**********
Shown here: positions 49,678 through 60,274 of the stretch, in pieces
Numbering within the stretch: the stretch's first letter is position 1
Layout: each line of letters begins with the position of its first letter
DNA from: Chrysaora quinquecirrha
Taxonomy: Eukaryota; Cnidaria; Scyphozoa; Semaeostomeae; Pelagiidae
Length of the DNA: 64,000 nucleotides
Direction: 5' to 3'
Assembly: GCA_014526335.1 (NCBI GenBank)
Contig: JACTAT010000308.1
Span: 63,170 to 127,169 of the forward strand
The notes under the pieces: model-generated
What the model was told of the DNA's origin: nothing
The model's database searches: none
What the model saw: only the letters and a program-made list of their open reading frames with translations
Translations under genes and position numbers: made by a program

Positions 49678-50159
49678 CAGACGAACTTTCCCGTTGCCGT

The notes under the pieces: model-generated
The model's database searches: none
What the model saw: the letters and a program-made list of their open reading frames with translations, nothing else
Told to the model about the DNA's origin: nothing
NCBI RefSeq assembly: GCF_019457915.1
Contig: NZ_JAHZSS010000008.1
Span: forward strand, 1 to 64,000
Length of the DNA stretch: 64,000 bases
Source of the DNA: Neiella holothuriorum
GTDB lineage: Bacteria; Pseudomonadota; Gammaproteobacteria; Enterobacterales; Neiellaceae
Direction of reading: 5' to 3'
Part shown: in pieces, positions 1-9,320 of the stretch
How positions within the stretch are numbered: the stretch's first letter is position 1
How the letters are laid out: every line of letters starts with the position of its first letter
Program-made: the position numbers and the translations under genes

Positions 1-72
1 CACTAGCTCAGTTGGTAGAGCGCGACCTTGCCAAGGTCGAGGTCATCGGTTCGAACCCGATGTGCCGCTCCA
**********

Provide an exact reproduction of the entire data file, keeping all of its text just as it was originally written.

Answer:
Shown here: positions 49,678 through 60,274 of the stretch, in pieces
Numbering within the stretch: the stretch's first letter is position 1
Layout: each line of letters begins with the position of its first letter
DNA from: Chrysaora quinquecirrha
Taxonomy: Eukaryota; Cnidaria; Scyphozoa; Semaeostomeae; Pelagiidae
Length of the DNA: 64,000 nucleotides
Direction: 5' to 3'
Assembly: GCA_014526335.1 (NCBI GenBank)
Contig: JACTAT010000308.1
Span: 63,170 to 127,169 of the forward strand
The notes under the pieces: model-generated
What the model was told of the DNA's origin: nothing
The model's database searches: none
What the model saw: only the letters and a program-made list of their open reading frames with translations
Translations under genes and position numbers: made by a program

Positions 49678-50159
49678 CAGACGAACTTTCCCGTTGCCGT

The notes under the pieces: model-generated
The model's database searches: none
What the model saw: the letters and a program-made list of their open reading frames with translations, nothing else
Told to the model about the DNA's origin: nothing
NCBI RefSeq assembly: GCF_019457915.1
Contig: NZ_JAHZSS010000008.1
Span: forward strand, 1 to 64,000
Length of the DNA stretch: 64,000 bases
Source of the DNA: Neiella holothuriorum
GTDB lineage: Bacteria; Pseudomonadota; Gammaproteobacteria; Enterobacterales; Neiellaceae
Direction of reading: 5' to 3'
Part shown: in pieces, positions 1-9,320 of the stretch
How positions within the stretch are numbered: the stretch's first letter is position 1
How the letters are laid out: every line of letters starts with the position of its first letter
Program-made: the position numbers and the translations under genes

Positions 1-72
1 CACTAGCTCAGTTGGTAGAGCGCGACCTTGCCAAGGTCGAGGTCATCGGTTCGAACCCGATGTGCCGCTCCA